Since 2009 all three groups have seen earnings fall in real terms. Earnings have fallen by 10% (-3.2% per year) for those who started in 1995, by 11% (-2.7% per year) for those who started in 1985 and by 12% (-2.6% per year) for those who started in 1975.
(Pg 4 – UK Wages over the Last 4 Decades: 2014)
Although not inevitable, it is possible that the toxic mix of unstoppable house price inflation and wage depreciation/ stagnation will continue to divide society between the haves and the have-not’s. In simple terms, those whose parents who have made even modest equity gains are more than likely (especially compared to those who parents who have been renting) to be able to offer guarantor support or even housing deposits to enable their children to get on the housing ladder. In addition, the same parents will also be able – although a lot depends on the contents/ allocation of a will – to pass capital to their children when they die (yep, those same individuals who received helped in getting on the ladder in the first place). This process of ‘double gain’ [my term] is noted by the author John Hills in his excellent book: Good Times, Bad Times – very much worth a read!!
How does the UK housing market impact on me and my family’s aspirations?
While, at first, my £142,500 mortgage offer seems likely only enough to get me and my family housed within a holiday home in Skegness, we did in fact get lucky and in 2014 got onto a scheme where we pay only half a mortgage for a property that we fully own (via a housing association). The result is that we have a nice top floor ‘apartment’ which we live in, in a good area and with the ability to walk into the historic centre of York within 15 minutes. All that being said, it was a two bed property and we had no room to expand or have any outdoor space. Without wanting to sound ungrateful (which I am not), while we found the place more than adequate to fulfill our needs, we knew that we would need to move to be able to be able to have another child and affordability in York is very limited (i.e. our two wages combined would give us mortgage affordability of around £180,000). The result is that we will likely have to move out of this part of York or even to to a cheaper town, where housing affordability is less of an issue, which in the UK is a dwindling prospect. While such towns exist, we find ourselves in the position where we might have to start over again and we have already lived together in Nottingham, Sheffield, Cambridge and now York. It would be good if we could settle somewhere for longer than 2-3 years.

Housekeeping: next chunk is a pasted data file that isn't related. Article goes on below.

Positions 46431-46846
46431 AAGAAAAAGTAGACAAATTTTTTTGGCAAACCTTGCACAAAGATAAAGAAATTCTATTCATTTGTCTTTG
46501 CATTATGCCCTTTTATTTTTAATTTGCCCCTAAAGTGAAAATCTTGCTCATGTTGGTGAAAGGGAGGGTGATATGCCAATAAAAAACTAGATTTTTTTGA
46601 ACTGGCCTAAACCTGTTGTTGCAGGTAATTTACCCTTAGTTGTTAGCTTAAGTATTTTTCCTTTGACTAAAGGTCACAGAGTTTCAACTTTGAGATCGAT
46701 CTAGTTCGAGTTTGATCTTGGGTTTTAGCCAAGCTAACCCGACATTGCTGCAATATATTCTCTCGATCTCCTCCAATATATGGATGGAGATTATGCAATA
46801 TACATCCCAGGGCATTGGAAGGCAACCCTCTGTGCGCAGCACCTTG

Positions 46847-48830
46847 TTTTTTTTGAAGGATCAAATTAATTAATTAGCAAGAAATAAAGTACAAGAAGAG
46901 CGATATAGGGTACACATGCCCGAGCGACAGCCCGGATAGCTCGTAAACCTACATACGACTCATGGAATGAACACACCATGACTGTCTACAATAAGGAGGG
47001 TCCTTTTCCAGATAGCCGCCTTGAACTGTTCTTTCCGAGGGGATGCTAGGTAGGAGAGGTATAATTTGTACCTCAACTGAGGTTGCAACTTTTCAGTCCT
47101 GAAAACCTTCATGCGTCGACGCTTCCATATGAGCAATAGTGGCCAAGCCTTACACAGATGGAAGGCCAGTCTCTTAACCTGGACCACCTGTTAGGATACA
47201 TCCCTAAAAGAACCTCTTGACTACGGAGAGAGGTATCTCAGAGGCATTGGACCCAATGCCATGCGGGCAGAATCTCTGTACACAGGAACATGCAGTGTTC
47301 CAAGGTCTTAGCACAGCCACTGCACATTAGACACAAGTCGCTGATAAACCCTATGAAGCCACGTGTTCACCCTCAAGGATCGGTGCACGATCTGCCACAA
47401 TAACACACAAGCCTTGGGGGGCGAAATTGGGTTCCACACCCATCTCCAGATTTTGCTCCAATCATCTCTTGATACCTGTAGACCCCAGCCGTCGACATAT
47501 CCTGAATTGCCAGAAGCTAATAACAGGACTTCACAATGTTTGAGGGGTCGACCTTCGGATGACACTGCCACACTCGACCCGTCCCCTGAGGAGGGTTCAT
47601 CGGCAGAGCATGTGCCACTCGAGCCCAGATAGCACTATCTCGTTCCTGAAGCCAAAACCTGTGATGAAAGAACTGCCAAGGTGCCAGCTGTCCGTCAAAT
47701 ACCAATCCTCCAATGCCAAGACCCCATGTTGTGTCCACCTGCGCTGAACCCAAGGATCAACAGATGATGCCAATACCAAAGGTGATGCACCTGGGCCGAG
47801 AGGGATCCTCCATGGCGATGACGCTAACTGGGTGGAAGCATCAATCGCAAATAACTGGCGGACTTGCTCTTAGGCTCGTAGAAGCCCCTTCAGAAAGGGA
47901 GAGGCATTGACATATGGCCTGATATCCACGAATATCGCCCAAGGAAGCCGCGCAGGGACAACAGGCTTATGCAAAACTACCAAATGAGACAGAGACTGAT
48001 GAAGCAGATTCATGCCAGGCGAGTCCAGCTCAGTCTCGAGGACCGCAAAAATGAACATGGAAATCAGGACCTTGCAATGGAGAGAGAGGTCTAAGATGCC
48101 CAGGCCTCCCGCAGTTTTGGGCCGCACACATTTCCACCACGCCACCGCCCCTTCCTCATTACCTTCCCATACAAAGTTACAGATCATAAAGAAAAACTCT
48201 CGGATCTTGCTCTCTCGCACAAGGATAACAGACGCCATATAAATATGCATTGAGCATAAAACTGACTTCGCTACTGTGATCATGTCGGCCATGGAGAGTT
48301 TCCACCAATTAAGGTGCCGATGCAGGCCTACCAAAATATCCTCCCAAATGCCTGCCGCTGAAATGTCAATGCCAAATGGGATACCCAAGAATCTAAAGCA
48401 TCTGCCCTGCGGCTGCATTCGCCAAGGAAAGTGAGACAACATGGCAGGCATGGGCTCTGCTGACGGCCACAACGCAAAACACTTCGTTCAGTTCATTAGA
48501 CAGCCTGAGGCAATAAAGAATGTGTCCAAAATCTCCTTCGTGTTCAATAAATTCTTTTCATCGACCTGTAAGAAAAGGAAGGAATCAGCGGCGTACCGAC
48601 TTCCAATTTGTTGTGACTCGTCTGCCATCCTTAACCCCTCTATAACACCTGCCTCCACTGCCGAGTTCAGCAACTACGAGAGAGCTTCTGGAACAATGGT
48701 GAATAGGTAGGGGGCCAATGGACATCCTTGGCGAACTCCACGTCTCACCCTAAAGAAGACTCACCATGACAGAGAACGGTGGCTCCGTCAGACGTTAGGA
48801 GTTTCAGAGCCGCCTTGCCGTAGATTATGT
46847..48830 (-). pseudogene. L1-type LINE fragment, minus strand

I only managed to get into the position of earning £30k after having completed two degrees and having spent a lot of money on funding myself through University. I am lucky – to a point – to have had that opportunity; while others are perhaps not. We were also fortunate that York Council’s affordable housing scheme is generous, even more so than those in ‘cheaper’ cities, principally as the Council recognises that there is an acute housing affordability to earnings ratio, and offers Discount For Sale (or similar) schemes; less the city suffer an exodus of skilled workers. The city is also steeped in altruism and philanthropy, with the Joseph Rowntree Foundation still offering discounted homes in the style of George Bailey’s Building and Loan (see It’s a Wonderful Life). We also previously benefited from an “affordable rent” scheme, which basically meant we paid 60-70% of the market rent in our last place, thus enabling us to save for a deposit. For those who cannot access such schemes, or whose salaries don’t enable saving, the picture – one can only presume – is likely to be much bleaker and the prospect of owning a property more unlikely, unless Mum and Dad are willing and able.
Limit your Aspirations?